Most likely if you’re interested in 3D printing you’ve already seen some models online that you want to print. Even if you haven’t found the exact models you probably have a good idea of what you want to print. Maybe you’re a 3D artist and you already have models that you want to print. If you have a CAD background you may want to print models from programs like Fusion, Inventor, or SOLIDWORKS. No matter what category you fall into you will need 3D models to print.
If you don’t have a design background and want to download models to print, there are lots of options on the Internet. One of the largest websites to find free 3D models is Thinigiverse.com. Thingiverse offers thousands of free models for personal download. Chances are you can find a model that meets your needs on Thingiverse. There are websites where you can buy high quality models. Myminifactory.com is an example of website that has both free and paid content.
If you are interested in designing your own 3D models you will need to find and learn software to do so. This is a huge topic and I will mention a couple options. We will not be diving into the topic of 3D model making in this article.
If you are a 3D artist and want to make organic models you will most likely use Blender or a similar program. Blender is free to download and use so it’s a great starting point. There is a learning curve so you will need to spend a lot of time learning how to get the most out of Blender.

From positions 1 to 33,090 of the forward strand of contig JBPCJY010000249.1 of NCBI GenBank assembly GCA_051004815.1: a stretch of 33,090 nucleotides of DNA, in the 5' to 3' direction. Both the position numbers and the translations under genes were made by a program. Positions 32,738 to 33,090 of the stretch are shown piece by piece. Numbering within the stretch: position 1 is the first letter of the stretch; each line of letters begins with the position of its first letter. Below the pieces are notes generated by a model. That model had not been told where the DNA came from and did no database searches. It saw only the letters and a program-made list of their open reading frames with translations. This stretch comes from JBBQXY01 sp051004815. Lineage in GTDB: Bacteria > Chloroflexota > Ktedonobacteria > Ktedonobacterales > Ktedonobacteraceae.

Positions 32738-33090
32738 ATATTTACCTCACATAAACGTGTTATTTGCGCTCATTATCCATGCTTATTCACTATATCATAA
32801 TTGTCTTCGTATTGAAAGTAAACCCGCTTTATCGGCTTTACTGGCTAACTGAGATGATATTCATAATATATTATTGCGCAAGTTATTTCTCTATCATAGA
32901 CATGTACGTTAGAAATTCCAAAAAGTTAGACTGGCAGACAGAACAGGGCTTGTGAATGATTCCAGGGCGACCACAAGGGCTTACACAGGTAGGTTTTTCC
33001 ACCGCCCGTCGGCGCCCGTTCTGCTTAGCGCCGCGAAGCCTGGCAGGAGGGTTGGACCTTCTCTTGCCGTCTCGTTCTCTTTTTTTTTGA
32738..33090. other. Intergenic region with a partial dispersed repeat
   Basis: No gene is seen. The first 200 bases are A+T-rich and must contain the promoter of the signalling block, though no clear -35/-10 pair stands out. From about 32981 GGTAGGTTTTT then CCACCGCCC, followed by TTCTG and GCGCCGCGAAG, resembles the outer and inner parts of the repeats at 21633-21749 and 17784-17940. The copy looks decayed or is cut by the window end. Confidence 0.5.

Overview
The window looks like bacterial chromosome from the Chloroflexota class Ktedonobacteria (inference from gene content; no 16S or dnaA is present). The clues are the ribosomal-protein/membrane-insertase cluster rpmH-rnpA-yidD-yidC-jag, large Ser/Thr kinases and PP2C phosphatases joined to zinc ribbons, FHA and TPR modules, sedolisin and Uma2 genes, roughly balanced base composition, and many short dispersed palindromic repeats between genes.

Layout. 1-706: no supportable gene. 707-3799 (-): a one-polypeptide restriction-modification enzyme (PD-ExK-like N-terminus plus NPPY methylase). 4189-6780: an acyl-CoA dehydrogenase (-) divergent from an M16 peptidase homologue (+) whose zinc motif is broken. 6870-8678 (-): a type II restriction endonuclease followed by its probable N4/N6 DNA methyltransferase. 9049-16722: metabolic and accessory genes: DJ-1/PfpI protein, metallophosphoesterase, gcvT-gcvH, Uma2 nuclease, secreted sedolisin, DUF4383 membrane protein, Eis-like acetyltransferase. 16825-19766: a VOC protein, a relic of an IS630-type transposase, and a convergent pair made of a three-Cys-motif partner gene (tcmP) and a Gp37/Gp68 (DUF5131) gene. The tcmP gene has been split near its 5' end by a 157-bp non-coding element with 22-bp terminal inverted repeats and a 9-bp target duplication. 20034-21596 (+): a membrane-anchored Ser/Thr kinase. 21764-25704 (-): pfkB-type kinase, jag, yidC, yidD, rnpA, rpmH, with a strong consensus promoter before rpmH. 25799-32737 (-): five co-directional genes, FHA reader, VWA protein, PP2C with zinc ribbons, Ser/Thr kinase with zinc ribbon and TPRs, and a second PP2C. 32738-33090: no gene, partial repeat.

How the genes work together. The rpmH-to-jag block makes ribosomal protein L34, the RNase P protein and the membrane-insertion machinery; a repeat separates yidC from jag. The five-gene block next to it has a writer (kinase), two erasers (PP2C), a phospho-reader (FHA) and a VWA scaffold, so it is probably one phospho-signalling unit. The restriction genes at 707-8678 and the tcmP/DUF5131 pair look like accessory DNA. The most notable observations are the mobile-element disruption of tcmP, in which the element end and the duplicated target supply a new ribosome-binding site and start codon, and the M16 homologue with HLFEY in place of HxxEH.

If you are looking to make mechanical parts for functional use AutoDesk Fusion Personal is a great resource. Fusion 360 is free for personal use and is a great program for developing 3D parts. I use Fusion 360 for all my design work and I highly recommend it. Like Blender there is a large learning curve with this software. The good news is there are lots of tutorials online for this software. Withing only a few hours you should be able to learn the basics and begin designing simple parts.
Learn About Slicing Programs
Now that you have a model you want to print the next step is learning how to prepare it for the printer. You must convert your models from their 3D format on the computer into G-code. Printers cannot read a model that you create or download. The model needs to be converted into commands that the printer can execute. G-code is the most used computer numerical control (CNC) programming language. The G-code created by the slicing program tells the printer where and how to move to print your model. You should take some time to learn about common G-code commands.
There are a few options for slicing programs. Keep in mind that every 3D print user will have their own favorite slicer. You may find people arguing about why one slicer is better than the other. The truth is they all have their pros and cons. You will need to do the research and get experience with the programs to find what works for you. We will start with slicing programs for FDM printers.